2nd Grenoble Post-Keynesian & Institutionalist Conference: Instability, Growth and Regulation
Abstr. due: 31.05.2017
Dates: 07.12.17 — 09.12.17
Organizing comittee e-mail: CONFERENCE.GRENOBLE@YAHOO.COM
Organizers: Etudes keynésiennes
The purpose of this conference is to question the limits of capitalist economies to provide society with sustainable and viable economic growth, as well as durable human development. In line with the 1st Conference in December 2015, the aim of this 2nd Conference is to contribute to the understanding of the working of market-based capitalist and capitalist-like economies through the rise of new forms of accumulation, regulation, socialization and the collective management of instabilities.
This multidisciplinary conference aims at bringing together approaches rooted in the historical tradition of the critical analysis of capitalism, which in turns rests on two important arguments: 1) capitalist societies are continuously changing; and 2) they are unstable social structures that rely on specific institutional frameworks (including markets and state) whose collective design heavily determines the path of change.
Through time, capitalism has displayed different paths of evolution, at times highly unstable, reflecting its dynamic nature, which is related to complex economic, political and social linkages. For instance, the economic and financial crisis of 2007, the causes of which are varied and complex, was preceded by a period of growth that has been labeled the Great Moderation, which convinced scholars and decision-makers that their economic objectives would be reached in the not-so-distant future. The crisis, however, 2 largely invalidated those “great expectations”. As a result, growth in most countries (advanced as well as emerging economies) has slowed down considerably, and some may be entrenched in what economists have called ‘secular stagnation.’
It has become clear that after several decades of implementing market-friendly neoliberal policies around the world, the 2007 crisis represents a considerable challenge to mainstream economic theories and policies with respect to a number of fundamental economic issues, such as durable development, financial stability, sustainable growth, and poverty reduction. This calls for alternative economic approaches better able to point to new economic and social policies. Yet, building such policies requires a profound reflection on the existing theories and models, and a rethinking of the most basic concepts: markets, money, the role of the State, the regulatory framework, among many others.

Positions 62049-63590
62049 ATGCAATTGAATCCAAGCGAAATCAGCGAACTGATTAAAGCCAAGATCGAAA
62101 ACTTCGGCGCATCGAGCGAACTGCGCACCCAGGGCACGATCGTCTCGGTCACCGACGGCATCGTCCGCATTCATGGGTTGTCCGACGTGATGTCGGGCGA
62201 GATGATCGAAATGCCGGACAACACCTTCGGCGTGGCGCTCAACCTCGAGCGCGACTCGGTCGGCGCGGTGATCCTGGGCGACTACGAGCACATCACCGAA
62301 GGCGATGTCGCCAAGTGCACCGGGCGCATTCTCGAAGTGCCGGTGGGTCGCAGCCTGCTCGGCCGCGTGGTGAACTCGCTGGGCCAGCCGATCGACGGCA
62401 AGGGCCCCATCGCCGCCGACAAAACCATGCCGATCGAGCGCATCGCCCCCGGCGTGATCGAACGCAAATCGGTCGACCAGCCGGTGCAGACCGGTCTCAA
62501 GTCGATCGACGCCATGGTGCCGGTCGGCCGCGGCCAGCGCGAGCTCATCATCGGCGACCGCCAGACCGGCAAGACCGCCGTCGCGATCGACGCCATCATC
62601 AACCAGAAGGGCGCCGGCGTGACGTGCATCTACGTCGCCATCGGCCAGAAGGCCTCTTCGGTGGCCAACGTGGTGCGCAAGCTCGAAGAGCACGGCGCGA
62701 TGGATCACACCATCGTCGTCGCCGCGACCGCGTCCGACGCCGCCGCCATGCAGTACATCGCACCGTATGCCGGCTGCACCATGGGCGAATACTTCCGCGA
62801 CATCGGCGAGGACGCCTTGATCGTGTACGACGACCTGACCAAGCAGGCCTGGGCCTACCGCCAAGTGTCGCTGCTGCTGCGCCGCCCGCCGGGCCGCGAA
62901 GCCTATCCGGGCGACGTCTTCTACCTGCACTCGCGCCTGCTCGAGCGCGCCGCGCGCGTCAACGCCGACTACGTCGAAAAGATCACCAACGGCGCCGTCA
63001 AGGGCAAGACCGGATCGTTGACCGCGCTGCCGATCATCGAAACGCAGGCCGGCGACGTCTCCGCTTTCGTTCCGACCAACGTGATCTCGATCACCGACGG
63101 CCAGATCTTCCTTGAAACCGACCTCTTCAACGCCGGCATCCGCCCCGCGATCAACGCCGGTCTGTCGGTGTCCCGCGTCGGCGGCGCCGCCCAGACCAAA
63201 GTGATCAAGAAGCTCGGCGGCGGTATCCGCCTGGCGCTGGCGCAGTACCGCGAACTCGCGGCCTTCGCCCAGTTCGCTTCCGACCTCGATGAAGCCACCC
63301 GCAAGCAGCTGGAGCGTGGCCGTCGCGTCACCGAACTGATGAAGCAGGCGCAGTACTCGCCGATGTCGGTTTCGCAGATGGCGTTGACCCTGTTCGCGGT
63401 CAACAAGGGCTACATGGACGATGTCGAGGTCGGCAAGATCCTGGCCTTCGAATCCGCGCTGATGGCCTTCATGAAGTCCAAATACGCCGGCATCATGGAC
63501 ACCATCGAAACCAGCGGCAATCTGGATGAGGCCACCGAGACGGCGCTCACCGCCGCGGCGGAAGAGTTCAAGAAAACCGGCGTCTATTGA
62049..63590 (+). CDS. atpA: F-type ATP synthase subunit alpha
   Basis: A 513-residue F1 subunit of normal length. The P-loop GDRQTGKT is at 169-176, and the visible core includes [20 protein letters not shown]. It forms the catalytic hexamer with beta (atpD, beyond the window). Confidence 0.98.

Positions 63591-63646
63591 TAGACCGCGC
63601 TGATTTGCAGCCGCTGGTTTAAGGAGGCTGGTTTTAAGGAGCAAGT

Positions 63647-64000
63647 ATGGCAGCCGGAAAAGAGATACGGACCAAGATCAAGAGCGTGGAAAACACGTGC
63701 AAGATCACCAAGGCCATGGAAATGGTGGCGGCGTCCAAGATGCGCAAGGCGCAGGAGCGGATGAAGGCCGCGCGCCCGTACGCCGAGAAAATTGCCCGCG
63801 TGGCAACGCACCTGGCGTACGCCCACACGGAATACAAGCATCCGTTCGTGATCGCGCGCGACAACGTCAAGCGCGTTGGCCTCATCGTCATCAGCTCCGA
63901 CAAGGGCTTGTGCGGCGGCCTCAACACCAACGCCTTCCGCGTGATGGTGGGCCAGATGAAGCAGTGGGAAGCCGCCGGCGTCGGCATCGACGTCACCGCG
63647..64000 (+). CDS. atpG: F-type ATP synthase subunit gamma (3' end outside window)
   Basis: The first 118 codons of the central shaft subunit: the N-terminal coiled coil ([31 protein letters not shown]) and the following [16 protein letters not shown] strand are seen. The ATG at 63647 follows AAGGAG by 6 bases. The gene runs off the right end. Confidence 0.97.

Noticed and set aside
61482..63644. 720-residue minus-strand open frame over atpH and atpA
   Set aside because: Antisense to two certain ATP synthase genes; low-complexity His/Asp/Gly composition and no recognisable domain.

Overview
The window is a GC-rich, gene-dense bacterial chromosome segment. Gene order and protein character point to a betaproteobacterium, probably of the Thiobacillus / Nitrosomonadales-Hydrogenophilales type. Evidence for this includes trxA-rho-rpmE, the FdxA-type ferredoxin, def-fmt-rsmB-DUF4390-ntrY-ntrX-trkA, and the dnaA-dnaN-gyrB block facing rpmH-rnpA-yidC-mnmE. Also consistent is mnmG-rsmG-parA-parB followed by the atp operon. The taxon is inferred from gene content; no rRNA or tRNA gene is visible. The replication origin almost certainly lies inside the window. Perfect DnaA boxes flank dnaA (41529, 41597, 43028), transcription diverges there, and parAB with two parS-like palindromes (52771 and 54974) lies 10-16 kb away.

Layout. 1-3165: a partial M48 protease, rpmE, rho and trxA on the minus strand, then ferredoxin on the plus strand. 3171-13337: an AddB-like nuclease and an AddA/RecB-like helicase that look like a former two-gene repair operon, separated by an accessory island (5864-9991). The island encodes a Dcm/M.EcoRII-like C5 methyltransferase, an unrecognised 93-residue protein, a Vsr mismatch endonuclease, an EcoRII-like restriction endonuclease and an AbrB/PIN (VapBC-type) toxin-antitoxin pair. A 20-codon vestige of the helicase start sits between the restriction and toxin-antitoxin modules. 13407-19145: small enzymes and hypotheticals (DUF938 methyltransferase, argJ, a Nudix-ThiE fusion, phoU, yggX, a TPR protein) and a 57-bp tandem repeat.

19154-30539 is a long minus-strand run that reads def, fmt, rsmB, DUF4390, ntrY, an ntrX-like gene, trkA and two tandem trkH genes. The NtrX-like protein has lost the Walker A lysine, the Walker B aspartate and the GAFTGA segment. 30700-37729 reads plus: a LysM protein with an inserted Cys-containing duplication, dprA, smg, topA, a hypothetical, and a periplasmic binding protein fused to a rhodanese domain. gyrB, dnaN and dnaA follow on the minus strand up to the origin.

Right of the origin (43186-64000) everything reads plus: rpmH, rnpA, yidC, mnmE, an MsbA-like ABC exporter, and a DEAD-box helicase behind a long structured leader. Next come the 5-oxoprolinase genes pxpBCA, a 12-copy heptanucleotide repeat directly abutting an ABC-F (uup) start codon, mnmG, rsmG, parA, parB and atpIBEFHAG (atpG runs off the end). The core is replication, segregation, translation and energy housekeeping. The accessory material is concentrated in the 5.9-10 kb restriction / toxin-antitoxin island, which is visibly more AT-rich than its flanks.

While Post-Keynesian and Institutionalist in nature, this conference seeks to encourage an open exchange and dialogue among different paradigms both within economics (such as evolutionary, regulationist, institutionalist, Marxist, Kaleckian, social, feminist, and humanistic economics) and within the social sciences at large, such as anthropology, history, law, philosophy, political science, psychology, and sociology.
We welcome submissions from all critical traditions. The working languages of the conference will be English and French.
Presentations may cover (but not limited to):
- Alternative fiscal and monetary policies
- Capitalist accumulation and growth regimes
- Developmentalist approaches in the 21st century
- Ecological economics, sustainable development (degrowth)
- Evolutionary analysis of the socio-economic dynamics of capitalism
- Financial development, financial instability, financial regulation
- Global finance and rising inequality
- Goodbye financial repression hello financial crisis: Where do we stand?
- Growth, development and emerging economies
- Innovation and growth
- Institutionalism, Neo-institutionalism, and markets
- Institutions and macroprudential financial framework
- International monetary and financial system reforms
- Neoliberalism and economic growth
- New paradigms in macroeconomics
- Post-Keynesian answers to post-crisis unemployment
- Regional versus worldwide growth and development strategies
- Sociology of money and endogeneity of money
- Stability in a low-growth, low-interest rate era
- The nature of money: evolutionary vs revolutionary views